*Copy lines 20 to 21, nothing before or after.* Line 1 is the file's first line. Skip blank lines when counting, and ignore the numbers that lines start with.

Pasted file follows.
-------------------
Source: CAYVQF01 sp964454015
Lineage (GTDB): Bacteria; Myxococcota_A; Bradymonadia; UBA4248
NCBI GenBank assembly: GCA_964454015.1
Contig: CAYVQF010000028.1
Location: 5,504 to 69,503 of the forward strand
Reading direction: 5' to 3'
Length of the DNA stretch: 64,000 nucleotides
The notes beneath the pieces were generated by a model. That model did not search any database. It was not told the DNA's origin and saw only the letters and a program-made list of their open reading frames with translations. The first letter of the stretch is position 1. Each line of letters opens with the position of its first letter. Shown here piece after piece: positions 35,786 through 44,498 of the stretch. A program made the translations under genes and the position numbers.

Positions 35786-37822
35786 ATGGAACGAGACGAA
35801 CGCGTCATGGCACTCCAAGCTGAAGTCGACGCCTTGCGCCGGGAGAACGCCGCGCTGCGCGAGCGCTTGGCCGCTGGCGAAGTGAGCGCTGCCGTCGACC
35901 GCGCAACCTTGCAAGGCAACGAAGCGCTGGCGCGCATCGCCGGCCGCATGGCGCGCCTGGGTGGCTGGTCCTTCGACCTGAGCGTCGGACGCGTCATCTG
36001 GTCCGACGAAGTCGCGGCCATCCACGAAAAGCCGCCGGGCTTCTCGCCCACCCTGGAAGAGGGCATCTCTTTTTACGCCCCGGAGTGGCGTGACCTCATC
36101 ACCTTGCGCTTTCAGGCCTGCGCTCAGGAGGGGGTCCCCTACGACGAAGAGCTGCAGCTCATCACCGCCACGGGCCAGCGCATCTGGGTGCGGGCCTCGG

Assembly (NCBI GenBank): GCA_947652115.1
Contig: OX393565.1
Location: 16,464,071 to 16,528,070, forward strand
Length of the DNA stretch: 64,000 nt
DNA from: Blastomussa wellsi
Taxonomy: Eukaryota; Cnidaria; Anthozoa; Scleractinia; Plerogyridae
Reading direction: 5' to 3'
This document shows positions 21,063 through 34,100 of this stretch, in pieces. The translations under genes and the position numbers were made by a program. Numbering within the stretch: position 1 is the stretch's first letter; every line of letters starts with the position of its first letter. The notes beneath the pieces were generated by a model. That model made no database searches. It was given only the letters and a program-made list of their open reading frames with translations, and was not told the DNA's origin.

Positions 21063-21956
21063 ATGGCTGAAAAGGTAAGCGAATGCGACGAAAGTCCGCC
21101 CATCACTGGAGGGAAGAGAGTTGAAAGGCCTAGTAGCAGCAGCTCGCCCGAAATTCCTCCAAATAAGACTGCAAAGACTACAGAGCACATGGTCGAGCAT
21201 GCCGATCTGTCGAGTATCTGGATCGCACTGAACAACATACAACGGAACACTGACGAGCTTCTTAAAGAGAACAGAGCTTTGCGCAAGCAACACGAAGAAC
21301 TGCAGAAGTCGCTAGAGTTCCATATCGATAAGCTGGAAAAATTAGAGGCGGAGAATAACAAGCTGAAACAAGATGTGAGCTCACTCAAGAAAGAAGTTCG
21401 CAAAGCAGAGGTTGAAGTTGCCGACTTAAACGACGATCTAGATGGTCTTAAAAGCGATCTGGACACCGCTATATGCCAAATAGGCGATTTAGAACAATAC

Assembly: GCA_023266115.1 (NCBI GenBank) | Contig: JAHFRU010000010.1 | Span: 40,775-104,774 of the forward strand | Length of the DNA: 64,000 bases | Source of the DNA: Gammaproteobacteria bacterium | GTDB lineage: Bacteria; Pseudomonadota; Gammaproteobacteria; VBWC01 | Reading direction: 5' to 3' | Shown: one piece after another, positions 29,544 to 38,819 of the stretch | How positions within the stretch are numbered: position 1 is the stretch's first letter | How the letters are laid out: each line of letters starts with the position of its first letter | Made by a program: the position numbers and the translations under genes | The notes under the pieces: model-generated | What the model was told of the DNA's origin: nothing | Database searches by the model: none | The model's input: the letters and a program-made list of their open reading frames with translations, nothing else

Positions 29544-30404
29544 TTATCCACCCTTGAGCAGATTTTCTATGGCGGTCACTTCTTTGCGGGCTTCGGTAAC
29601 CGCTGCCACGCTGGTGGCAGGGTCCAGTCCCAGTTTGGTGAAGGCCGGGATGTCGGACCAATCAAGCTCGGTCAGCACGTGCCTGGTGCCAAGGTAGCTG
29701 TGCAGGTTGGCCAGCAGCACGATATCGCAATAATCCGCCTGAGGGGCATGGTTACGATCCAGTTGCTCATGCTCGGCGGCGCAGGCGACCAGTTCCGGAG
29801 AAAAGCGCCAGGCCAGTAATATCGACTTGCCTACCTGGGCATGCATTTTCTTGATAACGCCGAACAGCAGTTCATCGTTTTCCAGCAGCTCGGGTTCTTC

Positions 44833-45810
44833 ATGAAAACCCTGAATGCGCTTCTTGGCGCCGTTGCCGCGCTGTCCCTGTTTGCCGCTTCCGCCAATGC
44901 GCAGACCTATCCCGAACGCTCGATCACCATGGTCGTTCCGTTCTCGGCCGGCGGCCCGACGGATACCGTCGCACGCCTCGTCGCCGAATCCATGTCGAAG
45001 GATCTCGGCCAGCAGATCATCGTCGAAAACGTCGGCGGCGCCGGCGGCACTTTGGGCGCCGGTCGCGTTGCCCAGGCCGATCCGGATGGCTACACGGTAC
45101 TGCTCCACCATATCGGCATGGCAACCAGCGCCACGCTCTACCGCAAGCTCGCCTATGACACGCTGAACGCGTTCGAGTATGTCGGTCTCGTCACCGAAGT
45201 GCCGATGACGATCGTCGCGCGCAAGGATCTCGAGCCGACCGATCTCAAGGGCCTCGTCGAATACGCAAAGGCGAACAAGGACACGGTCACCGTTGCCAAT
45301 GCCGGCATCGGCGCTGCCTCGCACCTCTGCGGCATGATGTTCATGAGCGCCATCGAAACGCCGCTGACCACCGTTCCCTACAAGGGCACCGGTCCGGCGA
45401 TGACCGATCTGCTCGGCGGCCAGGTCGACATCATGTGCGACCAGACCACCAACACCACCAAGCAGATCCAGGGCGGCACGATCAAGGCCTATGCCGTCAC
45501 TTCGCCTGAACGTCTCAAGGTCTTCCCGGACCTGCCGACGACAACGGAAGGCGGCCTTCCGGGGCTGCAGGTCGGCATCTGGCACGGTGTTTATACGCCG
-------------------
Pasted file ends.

Taxonomy: Eukaryota; Cnidaria; Anthozoa; Scleractinia; Plerogyridae
Reading direction: 5' to 3'